Another principle that drives the EA approach is to focus on the ‘expected value’ of an action. This is estimated by adding up all the good and bad potential consequences of that action, and then weighing that against the probability that those consequences will occur. A guide to using your career to help solve the world’s most pressing problems
 Buddhism is often simply called a religion, but I would say that ‘religion’ is a 19th century European category that does not correspond well to Asian traditions like Buddhism and Daoism.
 Wisdom (Sanskrit: prajna) and compassion (Sanskrit: karuna). A common analogy is that a good practitioner is like a bird who needs two wings in order to fly straight. Wallace, Alan. Genuine Happiness: Meditation as the Path to Fulfillment. Hoboken: John Wiley & Sons, 2005. p. 129.
 This interdependence especially applies to the self, which seems like an independent thing, but is actually a changing process. As the 8th-century master Shantideva said: “The already-passed and the not-yet-arisen minds are not the self, since they don’t exist (now). And well, if the (presently) arising mind were the self, when it perishes, there would, in fact, be no self! For example, when the trunk of a plantain tree is split into parts, nothing (is found); likewise, when searched for with discerning analysis, a self isn’t (found as) an absolute thing.” Perfection of Wisdom — Study Buddhism (chapter 9, verses 73 & 74).
 ‘Skilful’ is a common translation by Prof. Robert Thurman. Buddhist Ethics | Robert Thurman | Talks at Google.
 The four aspects are (1) loving-kindness (maitri), (2) compassion (karuna), (3) sympathetic joy (mudita), and (4) impartiality/equanimity (upeksha). Wallace, Alan. Genuine Happiness: Meditation as the Path to Fulfillment. Hoboken: John Wiley & Sons, 2005. p. 72-73.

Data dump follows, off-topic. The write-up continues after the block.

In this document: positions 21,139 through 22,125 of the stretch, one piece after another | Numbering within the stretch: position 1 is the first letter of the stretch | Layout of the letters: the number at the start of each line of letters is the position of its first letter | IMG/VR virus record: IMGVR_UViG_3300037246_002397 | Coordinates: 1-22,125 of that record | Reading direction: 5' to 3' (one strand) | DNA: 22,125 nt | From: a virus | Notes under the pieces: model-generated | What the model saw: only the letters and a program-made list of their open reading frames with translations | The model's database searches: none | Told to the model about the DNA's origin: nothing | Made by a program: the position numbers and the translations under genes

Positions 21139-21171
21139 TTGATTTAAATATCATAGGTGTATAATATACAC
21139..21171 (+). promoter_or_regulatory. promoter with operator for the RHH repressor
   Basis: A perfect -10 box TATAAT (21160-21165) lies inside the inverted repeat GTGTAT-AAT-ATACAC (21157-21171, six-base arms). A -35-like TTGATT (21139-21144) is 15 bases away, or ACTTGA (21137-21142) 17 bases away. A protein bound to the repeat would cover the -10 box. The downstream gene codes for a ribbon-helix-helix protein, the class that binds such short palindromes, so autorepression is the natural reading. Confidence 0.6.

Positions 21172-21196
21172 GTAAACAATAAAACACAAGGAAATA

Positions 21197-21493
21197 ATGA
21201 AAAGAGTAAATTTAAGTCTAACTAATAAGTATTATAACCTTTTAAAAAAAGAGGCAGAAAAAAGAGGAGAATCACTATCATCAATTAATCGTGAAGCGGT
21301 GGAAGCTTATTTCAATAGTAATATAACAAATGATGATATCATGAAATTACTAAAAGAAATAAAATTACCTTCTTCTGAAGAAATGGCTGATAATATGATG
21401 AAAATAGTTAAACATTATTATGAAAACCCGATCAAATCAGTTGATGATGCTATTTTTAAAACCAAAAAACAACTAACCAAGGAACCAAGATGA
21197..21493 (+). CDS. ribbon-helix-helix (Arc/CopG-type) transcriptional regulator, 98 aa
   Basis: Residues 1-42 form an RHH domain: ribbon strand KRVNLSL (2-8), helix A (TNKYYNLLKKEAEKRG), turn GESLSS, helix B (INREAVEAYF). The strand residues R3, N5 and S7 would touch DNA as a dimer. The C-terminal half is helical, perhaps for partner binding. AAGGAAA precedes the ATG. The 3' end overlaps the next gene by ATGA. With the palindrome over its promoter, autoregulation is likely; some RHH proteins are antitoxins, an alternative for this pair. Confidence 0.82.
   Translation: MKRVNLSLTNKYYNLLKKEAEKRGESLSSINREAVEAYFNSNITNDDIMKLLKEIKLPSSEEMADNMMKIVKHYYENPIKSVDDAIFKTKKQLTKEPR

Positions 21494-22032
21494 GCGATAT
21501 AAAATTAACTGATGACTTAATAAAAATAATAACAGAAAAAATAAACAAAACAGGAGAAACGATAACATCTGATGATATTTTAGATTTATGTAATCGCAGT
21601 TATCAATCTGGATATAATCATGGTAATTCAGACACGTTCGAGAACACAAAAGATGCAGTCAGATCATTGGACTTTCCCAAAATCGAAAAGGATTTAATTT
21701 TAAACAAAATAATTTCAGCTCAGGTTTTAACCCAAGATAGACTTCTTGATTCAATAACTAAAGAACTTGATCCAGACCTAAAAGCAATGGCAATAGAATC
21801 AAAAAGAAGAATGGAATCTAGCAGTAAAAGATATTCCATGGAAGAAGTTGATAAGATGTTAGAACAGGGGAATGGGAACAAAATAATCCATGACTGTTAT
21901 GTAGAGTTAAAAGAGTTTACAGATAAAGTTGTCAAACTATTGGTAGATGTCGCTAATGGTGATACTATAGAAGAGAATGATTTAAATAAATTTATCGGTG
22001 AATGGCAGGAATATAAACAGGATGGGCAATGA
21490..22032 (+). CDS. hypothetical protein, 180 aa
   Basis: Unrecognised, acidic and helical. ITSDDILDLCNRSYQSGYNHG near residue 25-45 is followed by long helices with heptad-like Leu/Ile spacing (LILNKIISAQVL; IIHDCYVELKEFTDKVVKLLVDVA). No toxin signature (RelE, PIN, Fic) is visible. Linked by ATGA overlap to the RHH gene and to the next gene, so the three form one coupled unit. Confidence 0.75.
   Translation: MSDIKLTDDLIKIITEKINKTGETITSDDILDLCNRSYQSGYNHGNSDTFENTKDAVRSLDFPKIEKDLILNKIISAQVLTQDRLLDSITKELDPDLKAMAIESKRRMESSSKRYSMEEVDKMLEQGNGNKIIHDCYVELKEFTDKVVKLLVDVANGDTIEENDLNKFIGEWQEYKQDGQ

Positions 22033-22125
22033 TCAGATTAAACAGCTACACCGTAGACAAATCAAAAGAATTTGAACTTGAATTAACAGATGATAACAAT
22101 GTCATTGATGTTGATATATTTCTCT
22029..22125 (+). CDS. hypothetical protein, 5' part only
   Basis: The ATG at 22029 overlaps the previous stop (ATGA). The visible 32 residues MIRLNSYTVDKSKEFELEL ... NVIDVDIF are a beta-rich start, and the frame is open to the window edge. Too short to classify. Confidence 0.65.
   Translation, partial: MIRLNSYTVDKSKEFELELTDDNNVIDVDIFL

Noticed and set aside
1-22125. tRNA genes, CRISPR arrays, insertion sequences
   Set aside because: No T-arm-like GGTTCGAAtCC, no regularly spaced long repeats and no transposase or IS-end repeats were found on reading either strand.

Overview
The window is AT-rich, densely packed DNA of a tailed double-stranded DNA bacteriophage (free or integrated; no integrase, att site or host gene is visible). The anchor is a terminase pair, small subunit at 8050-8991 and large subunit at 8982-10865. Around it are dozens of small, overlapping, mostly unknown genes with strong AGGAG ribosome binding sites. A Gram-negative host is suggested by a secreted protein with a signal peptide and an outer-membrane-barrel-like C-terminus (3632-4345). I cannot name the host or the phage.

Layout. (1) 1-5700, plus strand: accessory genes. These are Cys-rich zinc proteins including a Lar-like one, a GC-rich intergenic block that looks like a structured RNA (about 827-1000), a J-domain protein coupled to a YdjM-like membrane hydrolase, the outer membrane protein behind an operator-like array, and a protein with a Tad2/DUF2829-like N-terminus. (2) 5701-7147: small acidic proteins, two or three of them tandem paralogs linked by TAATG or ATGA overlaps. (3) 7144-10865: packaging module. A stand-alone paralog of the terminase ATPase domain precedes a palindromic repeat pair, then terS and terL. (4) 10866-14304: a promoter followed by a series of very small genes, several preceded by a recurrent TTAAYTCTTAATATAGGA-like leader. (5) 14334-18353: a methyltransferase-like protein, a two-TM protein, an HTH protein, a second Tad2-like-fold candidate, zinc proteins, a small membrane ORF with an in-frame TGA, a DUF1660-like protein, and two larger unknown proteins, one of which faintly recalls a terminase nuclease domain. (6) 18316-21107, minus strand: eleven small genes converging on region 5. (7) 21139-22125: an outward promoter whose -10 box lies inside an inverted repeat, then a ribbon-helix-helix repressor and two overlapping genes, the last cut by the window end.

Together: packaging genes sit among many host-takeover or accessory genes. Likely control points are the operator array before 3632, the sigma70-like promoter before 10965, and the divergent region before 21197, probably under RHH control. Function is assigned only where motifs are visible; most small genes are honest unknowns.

As it says in verse 14 of the Wheel of Sharp Weapons: “When we hear only language that is foul and abusive, this is the wheel of sharp weapons returning full circle upon us from wrongs we have done. Till now we have said many things without thinking; we have slandered and caused many friendships to end. Hereafter let’s censure all thoughtless remarks.” Wheel of Sharp Weapons – Poetic Rendering — Study Buddhism.
 EA also addresses internal causes of suffering, such as by (1) improving individual reasoning and cognition, (2) promoting positive values, or (3) reducing risks from malevolent actors. https://80000hours.org/key-ideas/#most-pressing-problems.
 Wallace, Alan. Genuine Happiness: Meditation as the Path to Fulfillment. Hoboken: John Wiley & Sons, 2005. p. 71.
 I do not wish to claim that these particular afflictions are the only causes of these problems, but they are certainly some of the root causes.
 The main way Buddhism could contribute to global priorities research is by informing our philosophical understanding of well-being, and the causes of suffering.
 Otherwise known as community or movement building. Showcasing the philosophical similarities between Buddhism and EA could bring many Buddhists around the world into the EA movement.
 The study of Buddhism could enable greater civilisational dialogue between countries with Buddhist cultural roots and the rest of the world.
 Buddhist philosophy has many tools for this, because it is likewise designed to eliminate the deepest cognitive biases we as human beings have. In particular the Middle Way (Madhyamaka) and Valid Cognition (Pramana) traditions contain valuable resources.
 Some of the positive values that EA currently regards as important to spread include (1) cosmopolitanism, (2) concern for non-humans, (3) consequentialism, (4) liberalism, and (5) longtermism (What we owe the future | Will MacAskill). Buddhism has good arguments for all of these.